Dear Coalition Allies and Supporters,
To further contextualize the Georgetown Coalition’s Open Letter, we would like to provide links to Open Letters from students of color at peer legal institutions. Each of these Coalitions have published demands of a similar nature, as our current struggles as law students of color have become universal in nature. The Coalitions issued demands specific to their individual institutions’ diversity environment, and each Coalition has advocated for either specific application of an existing exam deferral policy, or for the extension of a modified exam deferral policy.
The Columbia Law School Coalition of Concerned Students of Color first expressed its disappointment at Columbia Law School’s silence. Columbia Law has granted affected students limited opt-in exam postponements, but the Columbia Coalition continues to work towards the full granting of their specified demands. An excerpt from their Open Letter reads:
“As people of color, we have always had to maintain an awareness of the ways in which our bodies are policed by the state, are under constant threat of violence, and the ways in which we make sacrifices within the institutions of which we are a part in hopes of making the passage through this world, of our bodies and bodies like ours, easier. Recent events have severely impacted us and the need to respond has never felt more urgent.
We have been traumatized over and again by the devaluation of Black and Brown lives. We are falling apart.
In the midst of our trauma, we are, of course, still formally members of the Columbia Law School community. As student leaders of color at Columbia, we have been asked to bear the burden of educating the broader community about issues that have wreaked havoc on our psyches and lives, with some support and some dehumanizing moments of dismissal by our peers and faculty. Nonetheless, we have borne the burden and done so with unfailing grace.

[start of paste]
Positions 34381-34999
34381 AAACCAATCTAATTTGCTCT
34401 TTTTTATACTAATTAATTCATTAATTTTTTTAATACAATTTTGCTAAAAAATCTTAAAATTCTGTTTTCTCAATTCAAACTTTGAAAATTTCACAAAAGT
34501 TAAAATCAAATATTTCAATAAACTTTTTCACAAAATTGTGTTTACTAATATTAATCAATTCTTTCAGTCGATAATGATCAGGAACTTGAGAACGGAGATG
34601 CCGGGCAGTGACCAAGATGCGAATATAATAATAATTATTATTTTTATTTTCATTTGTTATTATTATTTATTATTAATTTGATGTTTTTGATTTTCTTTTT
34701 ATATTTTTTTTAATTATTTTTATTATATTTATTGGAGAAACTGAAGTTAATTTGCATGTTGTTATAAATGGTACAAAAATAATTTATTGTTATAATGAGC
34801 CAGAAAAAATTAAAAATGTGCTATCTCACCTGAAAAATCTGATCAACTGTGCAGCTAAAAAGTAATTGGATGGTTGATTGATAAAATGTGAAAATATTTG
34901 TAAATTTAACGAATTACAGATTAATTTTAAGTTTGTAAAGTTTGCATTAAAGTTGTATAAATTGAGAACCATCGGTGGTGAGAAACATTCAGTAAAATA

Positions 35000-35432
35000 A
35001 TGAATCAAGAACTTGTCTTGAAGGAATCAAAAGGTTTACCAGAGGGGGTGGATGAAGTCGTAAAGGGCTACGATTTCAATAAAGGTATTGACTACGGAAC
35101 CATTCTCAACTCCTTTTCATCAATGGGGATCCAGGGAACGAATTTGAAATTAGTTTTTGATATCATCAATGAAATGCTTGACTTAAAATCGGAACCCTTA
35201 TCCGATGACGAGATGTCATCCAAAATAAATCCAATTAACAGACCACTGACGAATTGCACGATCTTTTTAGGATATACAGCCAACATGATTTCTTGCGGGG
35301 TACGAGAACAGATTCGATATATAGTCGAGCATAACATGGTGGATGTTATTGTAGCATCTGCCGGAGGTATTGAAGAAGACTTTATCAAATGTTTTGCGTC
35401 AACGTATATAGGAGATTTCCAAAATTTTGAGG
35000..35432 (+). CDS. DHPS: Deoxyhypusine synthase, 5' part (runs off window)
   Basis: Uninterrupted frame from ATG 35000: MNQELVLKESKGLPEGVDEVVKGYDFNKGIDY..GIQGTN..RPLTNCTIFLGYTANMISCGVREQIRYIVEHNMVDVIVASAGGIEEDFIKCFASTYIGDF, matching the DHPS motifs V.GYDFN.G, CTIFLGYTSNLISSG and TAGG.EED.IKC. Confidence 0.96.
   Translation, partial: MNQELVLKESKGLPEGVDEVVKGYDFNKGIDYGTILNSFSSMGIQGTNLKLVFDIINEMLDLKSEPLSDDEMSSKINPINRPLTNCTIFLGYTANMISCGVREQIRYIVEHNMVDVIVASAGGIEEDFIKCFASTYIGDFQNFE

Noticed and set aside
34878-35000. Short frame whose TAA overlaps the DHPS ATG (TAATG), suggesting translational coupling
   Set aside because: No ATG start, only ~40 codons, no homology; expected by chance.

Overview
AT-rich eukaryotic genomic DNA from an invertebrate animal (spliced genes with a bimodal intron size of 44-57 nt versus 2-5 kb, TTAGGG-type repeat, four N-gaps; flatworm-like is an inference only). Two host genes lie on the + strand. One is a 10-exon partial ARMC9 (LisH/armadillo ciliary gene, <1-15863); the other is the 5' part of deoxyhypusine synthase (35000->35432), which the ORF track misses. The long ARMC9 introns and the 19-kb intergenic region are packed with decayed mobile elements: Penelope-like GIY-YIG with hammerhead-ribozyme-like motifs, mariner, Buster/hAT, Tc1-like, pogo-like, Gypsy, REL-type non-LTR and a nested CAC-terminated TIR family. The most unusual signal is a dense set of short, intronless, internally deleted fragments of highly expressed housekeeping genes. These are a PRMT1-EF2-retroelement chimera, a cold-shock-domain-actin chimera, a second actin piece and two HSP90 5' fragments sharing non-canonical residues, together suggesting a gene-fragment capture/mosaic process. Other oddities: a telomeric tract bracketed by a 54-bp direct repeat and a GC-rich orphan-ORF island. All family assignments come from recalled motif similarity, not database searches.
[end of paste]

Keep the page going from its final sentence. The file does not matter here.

We will not continue to be asked to make sacrifices in the name of informing the broader school community of our struggles without, in turn, demanding that the community care for us too.”
Media Coverage: http://www.buzzfeed.com/tamerragriffin/columbia-law-school-students-seek-relief-over-trauma-of-gran
The Coalition at Harvard Law School expressed its concerns, and has been engaging in continuous dialogue with HLS Administration. The Harvard Coalition has also critiqued HLS Administration’s initial responses. An excerpt from their Open Letter reads:
“We have been visibly distressed and actively engaged throughout this public national crisis. The administration has remained silent.
We led rallies, held vigils, and published an oped. You were silent on this issue. We petitioned the government, served as legal observers, created spaces of solidarity, drafted model legislation, and marched through the streets of Bostonand Cambridge. You remained silent on this issue. We spent countless hours leveraging our legal educations, and utilizing our platform and privilege as students of this institution. And all we have heard from the administration is deafening silence.”
Media Coverage: http://www.nationallawjournal.com/home/id=1202678451011/Harvard-Law-Students-Join-Drive-to-Delay-Final-Exams?mcode=1202617074964&curindex=0
In contrast, we would like to also highlight the best practices of peer legal and undergraduate institutions in expressing care, substantive support, and unprompted action in the wake of the events occurring in Ferguson, MO; Cleveland, OH; and Staten Island, NY. These schools demonstrate the efficacy of centralizing the needs of students of color and the valuation of meaningful diversity.
Yale Law School:
Stanford Law School; New York University School of Law:
University of California at Berkeley School of Law:
New York University School of Law (second correspondence):
We hope the above institutional examples will serve as a framework for GULC’s improved response to the Coalition’s demands and efforts to improve the atmosphere at Georgetown Law for all diverse students.